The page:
GP hotline service just what the doctor ordered
A controversial new telephone advice line manned by qualified doctors is set to provide an alternative to the high cost of visiting a doctor.
Last week a report by the National Consumer Agency revealed that the cost of visiting a GP in some parts of south Dublin is twice what it is in some other parts of the country. And the agency may now make a formal request to the Government to introduce a price order requiring doctors to display their prices.
But some families will be able to avoid the cost completely by availing of the GP telephone service.
The new service -- which will be based in the UK -- will be available around the clock, seven days a week, and will provide a qualified doctor to answer patients' queries. In a pilot test conducted by HSF Health Plan, the telephone service eliminated the need for a GP visit in 80 per cent of the cases.
According to Roy Smith of HSF Health Plan, that still means that 20 per cent of people who use the service may still need medical attention and to see a doctor or visit an A&E department.
"Contacting your GP for medical advice, reassurance and guidance, especially outside normal surgery hours or during the working day can often prove difficult. Our new GP advice line can provide an invaluable information and advice service, which might prevent an unnecessary trip to a GP," he said, but stressed that it was not an emergency service and could not be used for pregnancy advice.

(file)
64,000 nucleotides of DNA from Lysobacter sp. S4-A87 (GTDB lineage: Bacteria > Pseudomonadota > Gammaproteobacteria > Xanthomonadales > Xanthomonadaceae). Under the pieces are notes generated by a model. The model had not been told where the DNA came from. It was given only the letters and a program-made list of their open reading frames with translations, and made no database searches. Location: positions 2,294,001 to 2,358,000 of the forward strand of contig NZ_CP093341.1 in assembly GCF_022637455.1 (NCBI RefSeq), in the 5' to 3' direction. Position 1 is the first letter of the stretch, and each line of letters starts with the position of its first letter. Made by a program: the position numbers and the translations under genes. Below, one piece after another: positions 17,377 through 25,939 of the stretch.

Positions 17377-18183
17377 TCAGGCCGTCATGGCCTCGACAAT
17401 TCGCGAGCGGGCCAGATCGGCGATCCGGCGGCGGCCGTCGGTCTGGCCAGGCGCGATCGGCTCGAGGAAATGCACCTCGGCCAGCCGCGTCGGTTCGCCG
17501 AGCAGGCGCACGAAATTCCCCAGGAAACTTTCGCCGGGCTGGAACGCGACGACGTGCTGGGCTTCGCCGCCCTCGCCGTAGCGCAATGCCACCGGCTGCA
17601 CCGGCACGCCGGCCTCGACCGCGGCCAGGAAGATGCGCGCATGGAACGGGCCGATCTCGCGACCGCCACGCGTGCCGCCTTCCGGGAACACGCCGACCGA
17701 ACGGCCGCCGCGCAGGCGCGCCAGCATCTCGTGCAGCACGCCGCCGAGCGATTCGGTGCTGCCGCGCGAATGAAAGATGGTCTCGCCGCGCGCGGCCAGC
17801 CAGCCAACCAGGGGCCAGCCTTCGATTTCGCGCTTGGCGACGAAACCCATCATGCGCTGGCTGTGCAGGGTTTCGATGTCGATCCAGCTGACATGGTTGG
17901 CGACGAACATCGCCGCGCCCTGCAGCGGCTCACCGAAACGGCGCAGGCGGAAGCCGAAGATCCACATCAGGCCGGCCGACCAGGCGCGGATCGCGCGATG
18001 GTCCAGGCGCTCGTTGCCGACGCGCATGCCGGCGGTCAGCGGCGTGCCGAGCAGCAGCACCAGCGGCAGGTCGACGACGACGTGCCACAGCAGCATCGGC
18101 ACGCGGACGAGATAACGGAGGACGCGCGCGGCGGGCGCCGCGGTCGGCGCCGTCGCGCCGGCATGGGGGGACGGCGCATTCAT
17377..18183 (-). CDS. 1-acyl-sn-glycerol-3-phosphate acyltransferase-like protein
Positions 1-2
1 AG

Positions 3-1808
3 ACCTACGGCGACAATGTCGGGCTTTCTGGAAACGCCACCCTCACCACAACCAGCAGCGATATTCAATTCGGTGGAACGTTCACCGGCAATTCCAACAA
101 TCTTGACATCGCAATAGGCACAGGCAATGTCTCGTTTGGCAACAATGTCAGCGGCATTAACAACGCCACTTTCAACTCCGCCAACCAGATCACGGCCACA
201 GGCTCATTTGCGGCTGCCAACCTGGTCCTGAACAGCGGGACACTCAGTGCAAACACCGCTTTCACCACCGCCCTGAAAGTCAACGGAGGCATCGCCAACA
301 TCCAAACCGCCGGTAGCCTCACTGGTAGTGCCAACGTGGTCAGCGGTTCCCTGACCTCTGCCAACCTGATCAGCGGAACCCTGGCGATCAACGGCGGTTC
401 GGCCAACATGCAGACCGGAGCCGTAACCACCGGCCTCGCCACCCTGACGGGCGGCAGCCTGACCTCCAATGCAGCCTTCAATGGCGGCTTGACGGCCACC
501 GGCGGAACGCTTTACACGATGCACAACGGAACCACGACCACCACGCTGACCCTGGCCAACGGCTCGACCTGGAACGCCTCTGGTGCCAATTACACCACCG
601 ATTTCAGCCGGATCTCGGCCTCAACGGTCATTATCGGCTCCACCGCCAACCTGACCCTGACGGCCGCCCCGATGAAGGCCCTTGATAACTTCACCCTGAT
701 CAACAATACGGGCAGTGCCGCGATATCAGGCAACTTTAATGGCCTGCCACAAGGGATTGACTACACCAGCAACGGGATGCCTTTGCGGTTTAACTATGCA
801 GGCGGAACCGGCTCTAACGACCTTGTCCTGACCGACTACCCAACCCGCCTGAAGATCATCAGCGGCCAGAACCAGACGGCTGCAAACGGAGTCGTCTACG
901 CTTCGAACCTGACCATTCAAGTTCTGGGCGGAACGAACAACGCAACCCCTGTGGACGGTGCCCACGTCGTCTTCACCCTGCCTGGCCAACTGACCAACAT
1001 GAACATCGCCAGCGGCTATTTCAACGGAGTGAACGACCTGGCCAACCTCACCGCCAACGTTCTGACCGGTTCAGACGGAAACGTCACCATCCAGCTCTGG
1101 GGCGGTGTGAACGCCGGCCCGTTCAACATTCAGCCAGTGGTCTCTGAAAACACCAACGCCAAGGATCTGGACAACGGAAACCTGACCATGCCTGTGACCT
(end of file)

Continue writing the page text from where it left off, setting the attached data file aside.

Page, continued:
Over 100,000 people in Ireland use the HSF Health Plan, paying €9.50 a month, which provides cash-back for dealing with medical, dental and optical bills.
In south Dublin, a visit to a GP can now cost up to €70, but a survey revealed last week that the cost varies from county to county. In Waterford, the cost is €50 to €55, in the Drogheda/Dundalk area it ranges from €40 to €50 while in Kerry the cost can be as high as €50 but as low as €35.
Some patients have complained that the excessive costs of GP visits are exacerbated by doctors charging on the double for seeing two children at the same time with the same complaint.
And it has been common knowledge that fee-paying patients attend GP surgeries at a far lower rate than those who receive the service free on their medical card.
At the recent Irish College of General Practitioners AGM the new president, Dr Brendan Day, said that less and less fee-paying patients were attending GP surgeries because of the recession. He also noted that patients who didn't have medical cards were less able to comply with their medication regimes because of the cost involved.
Mr Smith confirmed that, under the terms of the HSF Health Plan, if patients needed a prescription they would still have to visit their regular doctor, and despite the fact that they might have already been diagnosed, Irish doctors would still be likely to charge the full visitation fee -- despite only being required to write a prescription. Asked if there would be a communication problem between Irish patients and UK doctors, Mr Smith said in his regular visits to Irish hospitals he noted that there were a lot of doctors from outside Ireland -- including many from India, Pakistan and Africa -- and communication in that context didn't seem to be a problem.
All the doctors who are participating in this scheme have been approved by the Irish Medical Council, he told the Sunday Independent.